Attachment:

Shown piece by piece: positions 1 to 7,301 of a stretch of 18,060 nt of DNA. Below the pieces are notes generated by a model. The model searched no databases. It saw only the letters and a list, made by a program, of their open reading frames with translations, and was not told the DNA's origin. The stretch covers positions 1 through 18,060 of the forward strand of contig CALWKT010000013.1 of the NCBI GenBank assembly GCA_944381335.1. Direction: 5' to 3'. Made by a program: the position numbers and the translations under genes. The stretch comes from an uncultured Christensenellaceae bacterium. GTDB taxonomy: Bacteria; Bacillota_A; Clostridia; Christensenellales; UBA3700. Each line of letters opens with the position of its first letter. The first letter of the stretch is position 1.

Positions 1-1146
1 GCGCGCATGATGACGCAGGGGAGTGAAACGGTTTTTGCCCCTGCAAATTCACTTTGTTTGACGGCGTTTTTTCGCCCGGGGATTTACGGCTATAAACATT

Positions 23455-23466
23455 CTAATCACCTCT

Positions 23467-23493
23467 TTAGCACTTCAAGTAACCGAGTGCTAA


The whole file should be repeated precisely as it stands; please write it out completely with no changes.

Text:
Shown piece by piece: positions 1 to 7,301 of a stretch of 18,060 nt of DNA. Below the pieces are notes generated by a model. The model searched no databases. It saw only the letters and a list, made by a program, of their open reading frames with translations, and was not told the DNA's origin. The stretch covers positions 1 through 18,060 of the forward strand of contig CALWKT010000013.1 of the NCBI GenBank assembly GCA_944381335.1. Direction: 5' to 3'. Made by a program: the position numbers and the translations under genes. The stretch comes from an uncultured Christensenellaceae bacterium. GTDB taxonomy: Bacteria; Bacillota_A; Clostridia; Christensenellales; UBA3700. Each line of letters opens with the position of its first letter. The first letter of the stretch is position 1.

Positions 1-1146
1 GCGCGCATGATGACGCAGGGGAGTGAAACGGTTTTTGCCCCTGCAAATTCACTTTGTTTGACGGCGTTTTTTCGCCCGGGGATTTACGGCTATAAACATT

Positions 23455-23466
23455 CTAATCACCTCT

Positions 23467-23493
23467 TTAGCACTTCAAGTAACCGAGTGCTAA